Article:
Fighting has continued in northern Nigeria, involving a radical Islamic movement that calls itself the Taleban.
The authorities had said they had crushed the uprising in Yobe State over the weekend but some Taleban youths fled to next-door Borno State.
Local people confronted the Islamists, leading to clashes on Monday, in which seven Taleban and one local man died.
Last week, the group stormed police stations, saying they wanted to set up an Islamic state in Nigeria.
The uprising began early last week when militants attacked police stations in a number of towns, burned buildings and stole large quantities of weapons
At one state building they occupied, the militants pulled down the Nigerian flag and raised that of Afghanistan.
The authorities had said they had crushed the insurgency after hundreds of Nigerian soldiers were sent to a military camp run by the Taleban group near the border with Niger.
The BBC’s Mato Adamu in northern Nigeria says that the group’s leader is known as Mullah Omar, after the deposed leader of Afghanistan.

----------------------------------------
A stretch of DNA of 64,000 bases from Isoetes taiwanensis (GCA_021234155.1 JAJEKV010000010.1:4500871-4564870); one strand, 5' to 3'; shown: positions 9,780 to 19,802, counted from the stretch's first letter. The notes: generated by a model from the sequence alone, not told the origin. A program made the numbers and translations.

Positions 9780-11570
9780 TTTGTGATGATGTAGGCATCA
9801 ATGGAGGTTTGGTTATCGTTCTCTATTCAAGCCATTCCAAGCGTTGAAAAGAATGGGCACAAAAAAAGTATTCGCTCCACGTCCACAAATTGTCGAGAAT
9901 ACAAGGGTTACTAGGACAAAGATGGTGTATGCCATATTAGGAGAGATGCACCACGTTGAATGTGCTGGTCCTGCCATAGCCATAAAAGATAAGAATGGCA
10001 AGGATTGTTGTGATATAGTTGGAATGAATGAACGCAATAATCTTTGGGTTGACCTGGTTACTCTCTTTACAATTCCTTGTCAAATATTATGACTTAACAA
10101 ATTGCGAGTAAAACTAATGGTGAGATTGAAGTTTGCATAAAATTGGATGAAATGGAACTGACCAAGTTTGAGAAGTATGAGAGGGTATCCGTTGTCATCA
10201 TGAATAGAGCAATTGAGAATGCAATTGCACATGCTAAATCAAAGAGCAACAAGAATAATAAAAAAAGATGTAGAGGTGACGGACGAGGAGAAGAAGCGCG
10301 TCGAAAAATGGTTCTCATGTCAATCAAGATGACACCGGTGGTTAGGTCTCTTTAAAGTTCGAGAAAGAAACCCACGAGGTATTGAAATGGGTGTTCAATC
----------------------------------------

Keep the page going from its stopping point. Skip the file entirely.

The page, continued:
He has spoken to some of the fighters who were arrested in Niger, who deny that the group received any foreign support.
Twelve states in the Muslim-dominated north of the country, including Yobe and Borno, have introduced Islamic Sharia law since the end of military rule in 1999.
More than 10,000 people have died in religious and ethnic clashes since then.
Our correspondent says that the group has minimal support even among Muslims and the clashes have not led to increased tensions with the large Christian minority in the area.